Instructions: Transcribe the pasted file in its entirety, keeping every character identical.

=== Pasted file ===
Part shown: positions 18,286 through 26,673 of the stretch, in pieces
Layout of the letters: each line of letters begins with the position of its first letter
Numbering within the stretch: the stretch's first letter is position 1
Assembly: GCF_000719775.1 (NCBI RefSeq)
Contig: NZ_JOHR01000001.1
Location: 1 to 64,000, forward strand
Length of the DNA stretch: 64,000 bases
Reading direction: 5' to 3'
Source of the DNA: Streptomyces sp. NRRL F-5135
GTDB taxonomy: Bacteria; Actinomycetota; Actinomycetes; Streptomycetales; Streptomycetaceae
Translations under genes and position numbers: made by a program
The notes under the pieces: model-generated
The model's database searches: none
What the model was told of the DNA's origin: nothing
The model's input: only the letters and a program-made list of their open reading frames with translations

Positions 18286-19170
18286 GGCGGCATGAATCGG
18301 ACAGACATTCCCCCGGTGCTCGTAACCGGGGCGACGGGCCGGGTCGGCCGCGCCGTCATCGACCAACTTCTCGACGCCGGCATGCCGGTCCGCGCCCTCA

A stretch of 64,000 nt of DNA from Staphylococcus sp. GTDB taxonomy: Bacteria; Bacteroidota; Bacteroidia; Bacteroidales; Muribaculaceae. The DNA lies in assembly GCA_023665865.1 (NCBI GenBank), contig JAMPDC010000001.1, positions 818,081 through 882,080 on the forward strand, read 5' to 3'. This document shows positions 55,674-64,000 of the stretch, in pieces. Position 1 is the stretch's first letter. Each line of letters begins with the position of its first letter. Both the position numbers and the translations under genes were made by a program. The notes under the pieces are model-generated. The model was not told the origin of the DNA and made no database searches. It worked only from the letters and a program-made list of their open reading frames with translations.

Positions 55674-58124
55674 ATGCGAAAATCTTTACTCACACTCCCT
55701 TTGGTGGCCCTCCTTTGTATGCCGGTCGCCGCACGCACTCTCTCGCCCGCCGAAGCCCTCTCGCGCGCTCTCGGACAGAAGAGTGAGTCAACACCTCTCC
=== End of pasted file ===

Part shown: positions 18,286 through 26,673 of the stretch, in pieces
Layout of the letters: each line of letters begins with the position of its first letter
Numbering within the stretch: the stretch's first letter is position 1
Assembly: GCF_000719775.1 (NCBI RefSeq)
Contig: NZ_JOHR01000001.1
Location: 1 to 64,000, forward strand
Length of the DNA stretch: 64,000 bases
Reading direction: 5' to 3'
Source of the DNA: Streptomyces sp. NRRL F-5135
GTDB taxonomy: Bacteria; Actinomycetota; Actinomycetes; Streptomycetales; Streptomycetaceae
Translations under genes and position numbers: made by a program
The notes under the pieces: model-generated
The model's database searches: none
What the model was told of the DNA's origin: nothing
The model's input: only the letters and a program-made list of their open reading frames with translations

Positions 18286-19170
18286 GGCGGCATGAATCGG
18301 ACAGACATTCCCCCGGTGCTCGTAACCGGGGCGACGGGCCGGGTCGGCCGCGCCGTCATCGACCAACTTCTCGACGCCGGCATGCCGGTCCGCGCCCTCA

A stretch of 64,000 nt of DNA from Staphylococcus sp. GTDB taxonomy: Bacteria; Bacteroidota; Bacteroidia; Bacteroidales; Muribaculaceae. The DNA lies in assembly GCA_023665865.1 (NCBI GenBank), contig JAMPDC010000001.1, positions 818,081 through 882,080 on the forward strand, read 5' to 3'. This document shows positions 55,674-64,000 of the stretch, in pieces. Position 1 is the stretch's first letter. Each line of letters begins with the position of its first letter. Both the position numbers and the translations under genes were made by a program. The notes under the pieces are model-generated. The model was not told the origin of the DNA and made no database searches. It worked only from the letters and a program-made list of their open reading frames with translations.

Positions 55674-58124
55674 ATGCGAAAATCTTTACTCACACTCCCT
55701 TTGGTGGCCCTCCTTTGTATGCCGGTCGCCGCACGCACTCTCTCGCCCGCCGAAGCCCTCTCGCGCGCTCTCGGACAGAAGAGTGAGTCAACACCTCTCC